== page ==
IPL drops anchor in South Africa
With all its glitz & glamour, music and swaying cheerleaders, the Indian Premier League’s second edition is set to kick off in South Africa on Saturday afternoon in Cape Town.
But as much as the thought of watching the batsmen hit the best in the business for mighty heaves generates a sense of excitement, there will definitely be something missing when IPL leaves its home shores and sets sail for the African nation.
Considering the phenomenal response that the inaugural edition of the Indian Premier League received in whichever Indian city it went, it is hard to overlook the fact that the cricketing extravaganza will be held minus its most important factors - the thousands of cricket fanatics and the deafening noise associated with a big match which can be witnessed only in India.
South Africa has a sizeable Indian population and the response to any big cricket event has always been appreciable and that is what the organizers of IPL 2009 are hoping for. The venues have also been chosen keeping in mind the number of Indians in and around the region. Durban, which houses almost 80% of the over one and a half million Indian- origin populace in South Africa, will host 16 of the 59 matches while Johannesburg, which also boasts of a large number of Indians, has also been given a number of matches.
Cape Town, another South African city with a large number of people of Indian origin, will host the opening ceremony, as also the first two matches on April 18.
One would still be over optimistic, however, to expect the same or even close to the turnout witnessed during the inaugural edition of the IPL. The football and rugby seasons, that will run almost parallel to IPL 2009, will also certainly have an adverse impact on the attendance.
But then IPL could not have come at a more appropriate time for the South African public, who are reeling under the economic slump with massive job cuts. Sport is known to be a proven stress buster and would definitely bring some cheer to the gloomy faces. Not only that, sectors such as hospitality, tourism and air travel will also heavily benefit from the tournament. No wonder then that the South African government made every attempt to win the hosting rights of IPL 2009 ahead of England.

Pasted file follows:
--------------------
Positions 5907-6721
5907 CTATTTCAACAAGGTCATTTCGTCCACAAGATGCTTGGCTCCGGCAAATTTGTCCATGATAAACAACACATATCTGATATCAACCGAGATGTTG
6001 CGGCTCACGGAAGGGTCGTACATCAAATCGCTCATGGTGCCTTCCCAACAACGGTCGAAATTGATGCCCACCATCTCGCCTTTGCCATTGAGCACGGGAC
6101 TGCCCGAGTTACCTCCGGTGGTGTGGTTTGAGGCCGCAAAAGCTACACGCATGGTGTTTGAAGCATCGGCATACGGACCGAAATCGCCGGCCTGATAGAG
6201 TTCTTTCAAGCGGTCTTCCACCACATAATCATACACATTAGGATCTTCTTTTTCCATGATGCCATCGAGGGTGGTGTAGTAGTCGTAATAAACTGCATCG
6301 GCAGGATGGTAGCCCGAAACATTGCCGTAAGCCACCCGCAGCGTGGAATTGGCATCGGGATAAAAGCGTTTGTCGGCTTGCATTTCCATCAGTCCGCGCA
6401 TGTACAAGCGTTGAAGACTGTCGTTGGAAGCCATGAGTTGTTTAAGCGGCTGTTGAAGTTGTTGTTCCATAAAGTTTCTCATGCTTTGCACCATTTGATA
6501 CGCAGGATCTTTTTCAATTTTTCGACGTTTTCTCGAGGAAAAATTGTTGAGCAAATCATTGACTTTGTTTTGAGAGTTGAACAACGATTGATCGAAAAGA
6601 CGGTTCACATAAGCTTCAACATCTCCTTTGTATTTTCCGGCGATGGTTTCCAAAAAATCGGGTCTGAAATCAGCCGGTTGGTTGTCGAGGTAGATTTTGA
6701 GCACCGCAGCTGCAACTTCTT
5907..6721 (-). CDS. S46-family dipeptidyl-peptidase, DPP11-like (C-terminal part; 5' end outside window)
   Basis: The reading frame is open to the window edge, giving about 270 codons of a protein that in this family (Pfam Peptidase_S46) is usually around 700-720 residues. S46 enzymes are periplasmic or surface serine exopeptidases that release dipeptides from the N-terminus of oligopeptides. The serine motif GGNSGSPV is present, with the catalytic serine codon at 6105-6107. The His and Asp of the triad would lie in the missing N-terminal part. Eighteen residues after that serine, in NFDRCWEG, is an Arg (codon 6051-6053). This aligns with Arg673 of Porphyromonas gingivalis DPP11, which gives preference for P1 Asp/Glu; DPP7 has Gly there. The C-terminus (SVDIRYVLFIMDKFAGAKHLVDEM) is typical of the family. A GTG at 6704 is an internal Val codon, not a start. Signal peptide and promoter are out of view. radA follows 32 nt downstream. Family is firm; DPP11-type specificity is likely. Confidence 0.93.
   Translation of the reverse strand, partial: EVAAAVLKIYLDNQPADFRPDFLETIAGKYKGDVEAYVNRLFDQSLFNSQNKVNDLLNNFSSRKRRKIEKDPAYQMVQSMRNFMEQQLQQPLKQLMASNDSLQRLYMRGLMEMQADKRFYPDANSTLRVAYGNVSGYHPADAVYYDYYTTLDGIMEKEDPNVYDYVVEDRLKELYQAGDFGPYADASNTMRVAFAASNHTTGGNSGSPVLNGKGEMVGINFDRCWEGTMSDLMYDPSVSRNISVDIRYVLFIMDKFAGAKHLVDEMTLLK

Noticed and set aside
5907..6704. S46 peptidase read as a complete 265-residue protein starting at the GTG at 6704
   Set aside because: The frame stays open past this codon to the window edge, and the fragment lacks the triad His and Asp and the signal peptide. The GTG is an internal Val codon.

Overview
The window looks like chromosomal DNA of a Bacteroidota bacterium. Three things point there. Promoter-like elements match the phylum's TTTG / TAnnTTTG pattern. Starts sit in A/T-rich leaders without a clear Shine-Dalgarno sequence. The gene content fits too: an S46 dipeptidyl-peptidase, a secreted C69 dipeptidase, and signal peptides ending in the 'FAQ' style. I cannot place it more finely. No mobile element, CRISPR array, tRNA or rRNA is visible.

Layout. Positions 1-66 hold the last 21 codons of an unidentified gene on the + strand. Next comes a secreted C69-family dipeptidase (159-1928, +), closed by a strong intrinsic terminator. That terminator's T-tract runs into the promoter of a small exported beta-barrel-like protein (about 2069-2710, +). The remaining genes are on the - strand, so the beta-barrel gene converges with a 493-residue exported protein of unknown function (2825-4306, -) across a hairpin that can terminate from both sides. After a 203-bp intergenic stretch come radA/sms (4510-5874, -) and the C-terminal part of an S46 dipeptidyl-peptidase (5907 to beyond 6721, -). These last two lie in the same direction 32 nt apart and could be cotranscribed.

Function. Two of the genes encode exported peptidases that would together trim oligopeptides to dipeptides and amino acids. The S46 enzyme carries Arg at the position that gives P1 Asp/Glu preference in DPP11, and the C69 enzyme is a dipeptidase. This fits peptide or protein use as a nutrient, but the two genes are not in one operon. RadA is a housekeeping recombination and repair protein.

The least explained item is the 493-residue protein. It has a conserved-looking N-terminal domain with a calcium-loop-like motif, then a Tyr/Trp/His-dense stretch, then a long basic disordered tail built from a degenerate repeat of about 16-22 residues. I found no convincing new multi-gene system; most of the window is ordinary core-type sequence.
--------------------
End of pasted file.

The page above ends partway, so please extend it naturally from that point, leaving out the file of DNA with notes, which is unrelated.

The financial aspect may interest the organizers and the media, but what a common cricket fan in South Africa will be looking for is a healthy dose of the game and the entertainment it brings along.
Moving the IPL to an altogether new location and that too in just a few days’ time is a humungous task in itself. A look at the logistics involved gives an idea of the enormity of the task at hand. To accommodate the players, an estimated 400 rooms will have to be booked for close to six weeks, while no less than 10,000 air tickets are required to move the players around.
The matches will be held at eight venues, all of which will be handed over to the IPL management after the South African domestic season ends in the first week of April. Cricket South Africa is confident of putting up a good show, which will also further project the country as a safe venue to hold world class sporting events, ahead of the football World Cup in 2010.
The matches in South Africa are likely to be low scoring in view of the bouncy wickets and the very little time at the disposal of the organizers to make them more batting friendly. The second season of the IPL in South Africa may thus see less sixes being hit but then, a keen contest between the bat and the ball is always enthusing for a cricket fan.
Security will be a major concern for the organizers and the government, though not as big as it would have been had the tournament got a go ahead in India. Just as in India, the South Africans will also be going to general polls in the latter half of April, at a time when the IPL will be in its initial stages.
Though the matches have been scheduled to facilitate prime time viewing for the Indian television audience, a successful IPL season 2 in South Africa will raise needless concerns about the future of the Indian Premier League, as well as other sporting events in the country. India is gearing up for a number of big events in including the Commonwealth Games in 2010 and the cricket World Cup in 2011, wherein security will be a big concern for the organizers.